Friday, November 25, 2011

Mining the Christine Marie: The Nature of the Deposit

The first vein of Morrisonite Jasper
When I got the dozer down the last hill to the flat area where the road comes up from the river, I had only a couple hundred yards of level road to make before I would be in the deposit. It did not take me very long to get the dozer over there and I did not do a very good job on building the road either.        
As I was pushing loose rock to the right down the slope, I hit a big solid rock in the hill on the left side of the dozer. I worked around the rock with the dozer and then stopped to take a look at it. Much to my surprise I could see a vein of jasper running down the side of the rock. The vein was about 2 inches wide at its widest point and narrowed down to nothing on both ends. It was about 2 feet long and had a well defined egg pattern through most of it. I worked on the jasper in the large rock for several days digging around the big rock and chiseled and hammered to remove the jasper under the big rock I discovered more small broken rock with no jasper in it.
The mine at its deepest. The top 1/3 of the mine contains the float.
                When I first hit this rock with the dozer blade I thought that I had hit a protruding piece of host rock. That is to say that I had found the deposit and would now be able to follow the jasper into the hill from one rock to another. This was not the case. There was no jasper to be found around the big rock. The large rock was a float rock just like the little small rocks around it. The deposit had to be deeper into and up the hill from this rock which had moved down from above to its present position.
                All the jasper bearing rock on the hillside on the south end of the Christine Marie is fractured and moved. The deposit is as if a gigantic mass of rock was shattered, cracked, and then pushed slightly to separate all the pieces but not enough to mix them up. The top of the deposit is mixed up and is a steep slope containing all sizes of rocks. It is falling down over itself and small pieces of jasper can be found anywhere on the slope. The deposit excavation I made into the hill was about 20 feet below the original surface. Here the rocks were bigger- one ton or more in size but still stacked on top of each other with cracks between them sometimes 8-12 inches wide. The float, or mixed up rock on top, was 5 to 10 feet thick.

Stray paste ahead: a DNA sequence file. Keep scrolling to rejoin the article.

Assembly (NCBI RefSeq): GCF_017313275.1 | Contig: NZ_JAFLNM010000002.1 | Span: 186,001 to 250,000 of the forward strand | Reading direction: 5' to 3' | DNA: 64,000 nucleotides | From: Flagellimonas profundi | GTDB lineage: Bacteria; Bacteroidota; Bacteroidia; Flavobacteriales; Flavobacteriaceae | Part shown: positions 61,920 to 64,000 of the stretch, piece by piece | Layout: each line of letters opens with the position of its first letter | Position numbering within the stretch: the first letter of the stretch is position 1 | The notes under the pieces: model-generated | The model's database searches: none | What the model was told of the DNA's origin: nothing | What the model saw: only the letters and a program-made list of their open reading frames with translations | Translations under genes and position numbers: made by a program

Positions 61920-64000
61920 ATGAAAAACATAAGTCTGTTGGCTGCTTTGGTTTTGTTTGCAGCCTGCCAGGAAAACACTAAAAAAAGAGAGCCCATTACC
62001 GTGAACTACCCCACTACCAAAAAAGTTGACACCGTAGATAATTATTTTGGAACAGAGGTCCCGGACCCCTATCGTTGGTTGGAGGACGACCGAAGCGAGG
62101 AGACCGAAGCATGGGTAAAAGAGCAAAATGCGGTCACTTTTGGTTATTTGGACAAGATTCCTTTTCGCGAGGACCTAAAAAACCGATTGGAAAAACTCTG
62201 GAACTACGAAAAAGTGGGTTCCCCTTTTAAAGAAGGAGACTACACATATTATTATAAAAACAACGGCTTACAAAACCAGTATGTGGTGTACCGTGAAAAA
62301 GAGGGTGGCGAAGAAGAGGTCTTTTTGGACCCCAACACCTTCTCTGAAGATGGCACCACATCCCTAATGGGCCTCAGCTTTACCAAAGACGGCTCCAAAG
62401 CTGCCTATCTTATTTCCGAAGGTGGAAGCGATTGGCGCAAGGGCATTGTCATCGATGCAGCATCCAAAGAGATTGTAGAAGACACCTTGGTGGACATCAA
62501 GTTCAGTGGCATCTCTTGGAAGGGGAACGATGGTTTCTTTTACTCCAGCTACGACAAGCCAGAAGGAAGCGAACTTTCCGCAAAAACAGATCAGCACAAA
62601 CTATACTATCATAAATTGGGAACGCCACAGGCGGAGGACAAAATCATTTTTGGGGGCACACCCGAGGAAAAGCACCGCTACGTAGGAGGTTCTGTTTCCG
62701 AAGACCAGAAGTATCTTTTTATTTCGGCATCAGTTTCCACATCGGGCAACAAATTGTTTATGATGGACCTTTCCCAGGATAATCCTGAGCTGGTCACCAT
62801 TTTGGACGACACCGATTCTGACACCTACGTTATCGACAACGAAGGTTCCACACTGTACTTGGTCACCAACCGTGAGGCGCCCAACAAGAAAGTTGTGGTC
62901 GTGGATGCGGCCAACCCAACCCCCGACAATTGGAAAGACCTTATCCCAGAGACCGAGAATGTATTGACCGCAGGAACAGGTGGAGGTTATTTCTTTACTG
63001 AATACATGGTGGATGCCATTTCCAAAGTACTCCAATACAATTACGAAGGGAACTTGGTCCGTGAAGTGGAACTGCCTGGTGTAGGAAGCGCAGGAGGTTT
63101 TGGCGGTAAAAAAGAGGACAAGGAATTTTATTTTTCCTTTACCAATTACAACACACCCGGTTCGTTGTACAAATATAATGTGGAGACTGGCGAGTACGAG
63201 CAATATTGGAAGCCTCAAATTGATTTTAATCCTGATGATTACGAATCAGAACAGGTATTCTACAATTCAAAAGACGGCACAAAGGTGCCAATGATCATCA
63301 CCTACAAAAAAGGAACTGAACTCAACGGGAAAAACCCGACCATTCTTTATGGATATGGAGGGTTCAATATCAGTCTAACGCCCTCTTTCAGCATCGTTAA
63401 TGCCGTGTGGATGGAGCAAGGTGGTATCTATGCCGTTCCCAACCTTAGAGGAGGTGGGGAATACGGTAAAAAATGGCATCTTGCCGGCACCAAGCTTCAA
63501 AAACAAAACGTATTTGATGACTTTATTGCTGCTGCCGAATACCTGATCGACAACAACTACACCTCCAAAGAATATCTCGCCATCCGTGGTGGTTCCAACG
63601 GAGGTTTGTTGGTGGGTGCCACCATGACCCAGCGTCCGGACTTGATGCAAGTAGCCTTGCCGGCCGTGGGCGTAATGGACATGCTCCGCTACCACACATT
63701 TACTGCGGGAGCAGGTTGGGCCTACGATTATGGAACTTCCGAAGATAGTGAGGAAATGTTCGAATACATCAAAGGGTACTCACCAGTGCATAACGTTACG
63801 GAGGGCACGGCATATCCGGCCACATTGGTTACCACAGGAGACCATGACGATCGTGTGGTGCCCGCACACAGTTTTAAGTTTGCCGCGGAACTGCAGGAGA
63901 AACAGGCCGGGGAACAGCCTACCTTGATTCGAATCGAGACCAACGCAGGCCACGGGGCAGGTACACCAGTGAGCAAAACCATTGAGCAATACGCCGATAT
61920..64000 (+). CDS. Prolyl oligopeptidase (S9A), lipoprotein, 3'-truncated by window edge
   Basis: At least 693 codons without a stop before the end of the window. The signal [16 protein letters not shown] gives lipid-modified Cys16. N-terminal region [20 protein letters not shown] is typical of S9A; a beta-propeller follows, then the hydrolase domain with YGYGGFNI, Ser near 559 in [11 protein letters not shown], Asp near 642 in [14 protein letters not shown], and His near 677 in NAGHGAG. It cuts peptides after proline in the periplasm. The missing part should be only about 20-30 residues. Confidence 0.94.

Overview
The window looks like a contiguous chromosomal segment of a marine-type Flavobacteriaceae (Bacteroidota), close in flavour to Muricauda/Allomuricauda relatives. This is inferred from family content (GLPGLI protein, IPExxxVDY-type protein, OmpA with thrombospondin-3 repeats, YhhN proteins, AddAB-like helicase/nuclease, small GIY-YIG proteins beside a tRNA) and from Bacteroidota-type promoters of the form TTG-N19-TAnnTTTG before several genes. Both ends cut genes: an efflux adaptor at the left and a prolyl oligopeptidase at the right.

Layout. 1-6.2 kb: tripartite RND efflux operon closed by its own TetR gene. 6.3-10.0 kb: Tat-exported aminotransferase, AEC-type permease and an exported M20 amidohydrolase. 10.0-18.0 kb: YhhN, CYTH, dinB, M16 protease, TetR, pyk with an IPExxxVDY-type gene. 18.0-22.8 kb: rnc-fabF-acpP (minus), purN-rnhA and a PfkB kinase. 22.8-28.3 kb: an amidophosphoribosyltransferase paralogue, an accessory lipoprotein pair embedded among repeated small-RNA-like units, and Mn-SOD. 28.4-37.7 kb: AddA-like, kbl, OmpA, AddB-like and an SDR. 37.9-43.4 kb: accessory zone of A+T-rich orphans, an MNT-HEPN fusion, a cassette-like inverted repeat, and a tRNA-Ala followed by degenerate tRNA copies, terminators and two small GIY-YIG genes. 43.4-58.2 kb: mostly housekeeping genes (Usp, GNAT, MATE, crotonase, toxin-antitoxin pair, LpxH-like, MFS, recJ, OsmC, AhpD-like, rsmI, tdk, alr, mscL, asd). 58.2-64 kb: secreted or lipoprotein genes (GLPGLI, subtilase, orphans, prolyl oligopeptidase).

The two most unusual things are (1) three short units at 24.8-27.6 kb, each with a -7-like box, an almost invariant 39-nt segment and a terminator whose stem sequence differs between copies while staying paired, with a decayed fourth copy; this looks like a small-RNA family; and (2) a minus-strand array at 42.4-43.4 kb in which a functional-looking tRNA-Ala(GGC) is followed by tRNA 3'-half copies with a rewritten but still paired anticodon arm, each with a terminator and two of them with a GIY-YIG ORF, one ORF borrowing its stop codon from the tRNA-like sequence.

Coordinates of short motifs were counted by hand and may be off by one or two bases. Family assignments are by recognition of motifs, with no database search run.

An early shot of the mine. notice all the cracked rocks.
The interesting and very unusual thing is that the cracking in the host rock has nothing to do with the cracking that allowed the jasper to form. The jasper must have been formed at an earlier time when the welded tuff was not shattered as it is today. While mining it is possible to follow the jasper in one rock to another rock even though the two rocks have been moved apart from each other. The jasper on the Christine Marie, unlike the jasper on the Jake’s Place claim, is held very tightly to the host rock. On the Jake’s Place claim the host rock is easily broken away from the jasper and most of the jasper follows cracks in the host rock. On the Christine Marie the welded tuff must be broken off the jasper with considerable effort, and it is rare for the jasper to be found in a natural crack. This means that the mining requires a lot more hammer work. On the plus side, the severe cracking in the host rock makes finding the jasper bearing rocks relatively easy. This is a very good thing because of the scarcity of the jasper in the deposit.